poetry and prose about place

Grove-sandwort (Arenaria lateriflora L.)

with 13 comments

Our summer property is a constant source of learning for me.  Every year I seem to find at least one new plant.  This year the plant is Grove-sandwort (Arenaria lateriflora L.).

Grove-sandwort is a common plant, found in meadows, along shorelines and at the borders of woods.  It is a low-growing herb, first noticeable in June.   The starry, white flowers each have five petals and grow near the top and along the sides of a simple stem.  The leaves are elongated, elliptical, and in pairs.

Arenaria comes from the Latin arena meaning ‘sand’, where many of the members of the genus grow.  The specific name lateriflora means ‘flowering on the side’.

Have you learned to identify any new plants this summer?



new neighbor

Grove-sandwort (Arenaria lateriflora L.)


met her in the meadow

by the split-rail fence

strewing the grove

with flowers


her leaves paired,

clapping hands,

delighted only ‘to be’

a bystander in the arena



©  Jane Tims  2012

Written by jane tims

July 25, 2012 at 7:31 am

13 Responses

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  1. It’s fun to discover new plants near you, isn’t it? I like the image of clapping hands.


    Carol Steel

    July 30, 2012 at 9:53 pm

  2. Hi Jane. Delightful poem. It made me smile (and want to clap my hands). I think I might have taken a few photos of this flower while we were traveling up your way. I learned to identify a few while we were there (bunchberry, which was easy). Today I identified the type of thistle that the goldfinches are enjoying (it’s bull thistle). Apparently the roots and young leaves are tasty (provided the spines are removed).



    July 28, 2012 at 4:46 pm

    • Hi Robin. I’ll look into thistle. We have lots here too. I love the photo of the goldfinch eating the thistle-down. Jane


      jane tims

      July 28, 2012 at 8:41 pm

  3. Love, love this poem. I’m not sure that I’ve noticed this flower; I’ll have to look more carefully. You’ve taught the names of many I recognize but couldn’t name. I should send you pictures of a few we’ve started getting in the past few years, including a very tall one that eventually produces multiple flowers that look like orchids. They grow in our stream bed.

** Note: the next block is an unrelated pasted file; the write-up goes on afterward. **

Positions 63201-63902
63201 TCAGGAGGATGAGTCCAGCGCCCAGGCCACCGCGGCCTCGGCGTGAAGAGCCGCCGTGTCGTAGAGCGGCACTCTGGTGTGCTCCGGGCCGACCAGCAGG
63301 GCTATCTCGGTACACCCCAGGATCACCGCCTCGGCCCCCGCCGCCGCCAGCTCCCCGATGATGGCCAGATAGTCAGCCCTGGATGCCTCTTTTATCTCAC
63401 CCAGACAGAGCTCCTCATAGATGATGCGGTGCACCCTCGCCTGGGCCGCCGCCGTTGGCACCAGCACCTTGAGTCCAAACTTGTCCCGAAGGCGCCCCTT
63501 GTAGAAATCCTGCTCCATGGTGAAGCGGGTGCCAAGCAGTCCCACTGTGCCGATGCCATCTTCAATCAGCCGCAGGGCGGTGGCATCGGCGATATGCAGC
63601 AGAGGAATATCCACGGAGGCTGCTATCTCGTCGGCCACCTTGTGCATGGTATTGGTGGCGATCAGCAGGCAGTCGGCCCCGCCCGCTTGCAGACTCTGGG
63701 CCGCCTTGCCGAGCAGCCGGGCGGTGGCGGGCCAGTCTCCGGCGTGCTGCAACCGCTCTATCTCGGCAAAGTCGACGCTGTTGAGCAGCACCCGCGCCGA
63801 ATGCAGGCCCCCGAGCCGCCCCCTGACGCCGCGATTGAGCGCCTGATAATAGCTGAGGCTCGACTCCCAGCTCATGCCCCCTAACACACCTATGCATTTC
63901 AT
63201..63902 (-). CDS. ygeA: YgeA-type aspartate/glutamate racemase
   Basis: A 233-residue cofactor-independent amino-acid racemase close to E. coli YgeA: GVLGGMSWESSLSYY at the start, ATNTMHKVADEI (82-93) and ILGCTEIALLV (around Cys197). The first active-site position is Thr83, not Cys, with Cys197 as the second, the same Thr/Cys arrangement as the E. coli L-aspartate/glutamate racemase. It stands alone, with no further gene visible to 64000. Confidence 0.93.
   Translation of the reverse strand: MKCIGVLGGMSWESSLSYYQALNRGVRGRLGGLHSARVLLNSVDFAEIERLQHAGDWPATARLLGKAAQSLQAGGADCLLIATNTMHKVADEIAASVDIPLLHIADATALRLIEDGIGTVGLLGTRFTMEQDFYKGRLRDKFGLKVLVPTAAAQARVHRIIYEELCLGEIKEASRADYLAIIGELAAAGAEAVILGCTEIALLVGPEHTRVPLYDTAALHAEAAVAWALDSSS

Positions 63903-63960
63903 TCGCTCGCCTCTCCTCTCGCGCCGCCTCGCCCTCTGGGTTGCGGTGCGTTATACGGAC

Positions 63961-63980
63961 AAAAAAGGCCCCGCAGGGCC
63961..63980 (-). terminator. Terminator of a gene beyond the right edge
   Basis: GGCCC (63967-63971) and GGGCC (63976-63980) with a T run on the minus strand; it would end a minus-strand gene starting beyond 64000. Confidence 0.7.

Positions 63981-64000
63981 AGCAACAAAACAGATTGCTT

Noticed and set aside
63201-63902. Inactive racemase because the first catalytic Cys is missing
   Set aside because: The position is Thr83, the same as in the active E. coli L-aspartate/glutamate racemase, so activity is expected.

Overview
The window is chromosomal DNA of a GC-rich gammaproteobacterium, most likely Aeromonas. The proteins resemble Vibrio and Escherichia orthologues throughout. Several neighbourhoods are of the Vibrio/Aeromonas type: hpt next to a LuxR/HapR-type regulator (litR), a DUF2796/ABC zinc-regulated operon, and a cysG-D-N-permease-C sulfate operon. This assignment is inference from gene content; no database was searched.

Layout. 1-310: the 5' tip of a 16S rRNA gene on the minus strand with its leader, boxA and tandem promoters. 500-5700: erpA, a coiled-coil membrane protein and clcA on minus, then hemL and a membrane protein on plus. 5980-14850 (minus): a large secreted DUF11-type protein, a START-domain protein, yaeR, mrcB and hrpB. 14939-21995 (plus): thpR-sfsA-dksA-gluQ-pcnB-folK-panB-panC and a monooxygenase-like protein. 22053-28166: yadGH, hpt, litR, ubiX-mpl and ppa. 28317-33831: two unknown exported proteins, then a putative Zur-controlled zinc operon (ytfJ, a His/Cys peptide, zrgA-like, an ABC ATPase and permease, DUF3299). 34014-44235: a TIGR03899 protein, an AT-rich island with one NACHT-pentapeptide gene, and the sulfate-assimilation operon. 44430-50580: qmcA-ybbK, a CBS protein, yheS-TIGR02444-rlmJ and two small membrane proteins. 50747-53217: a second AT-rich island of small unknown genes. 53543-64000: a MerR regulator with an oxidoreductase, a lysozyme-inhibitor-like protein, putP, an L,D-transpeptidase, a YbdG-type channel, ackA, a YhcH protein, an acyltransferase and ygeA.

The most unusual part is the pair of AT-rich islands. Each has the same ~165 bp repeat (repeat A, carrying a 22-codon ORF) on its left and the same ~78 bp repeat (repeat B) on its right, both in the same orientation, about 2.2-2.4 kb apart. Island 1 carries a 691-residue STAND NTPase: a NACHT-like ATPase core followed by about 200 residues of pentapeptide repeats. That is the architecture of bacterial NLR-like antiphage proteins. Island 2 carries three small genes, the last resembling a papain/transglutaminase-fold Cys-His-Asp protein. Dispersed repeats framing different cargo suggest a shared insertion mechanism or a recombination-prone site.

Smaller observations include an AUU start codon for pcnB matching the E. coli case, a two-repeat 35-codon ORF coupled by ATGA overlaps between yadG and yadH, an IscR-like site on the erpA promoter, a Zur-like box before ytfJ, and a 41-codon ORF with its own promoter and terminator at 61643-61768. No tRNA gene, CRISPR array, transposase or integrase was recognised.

Jane Fritz

    July 26, 2012 at 11:30 pm

    • Hi Jane. I think you do have an orchid of some sort. Many of our orchids are small flowers, arranged up the length of the stem. Send me a photo(s). What you really need is a good field guide. Jane


      jane tims

      July 27, 2012 at 7:21 am

  4. Yes, quite a few things! I love identifying plants I have photographed around our woods and place away.
    Blog friends are a great resource, too.



    July 25, 2012 at 6:00 pm

    • Hi. You are correct!… I have learned the names of many new plants from various blogs. I think the nicest thing is finding out how familiar plants are found in so many other places, and when they start to bloom in various locations. Jane


      jane tims

      July 25, 2012 at 9:21 pm

  5. Sweet little flowers – they remind me a little of forget-me-nots…


    Barbara Rodgers

    July 25, 2012 at 2:17 pm

    • Hi. At a distance, they are reminiscent of bluets, or any number of small field flowers. I like them because they tuck themselves into little corners of the meadow or roadside. Jane


      jane tims

      July 25, 2012 at 9:18 pm

  6. Hi Jane, I wonder if you could write a post about Chickweed… I know it is supposed to be good for women at a certain time of life (ahemmm) and I don’t know much about it otherwise… what it looks like, how to find it, drying it, etc… so grateful in advance! thanks, SB



    July 25, 2012 at 11:48 am

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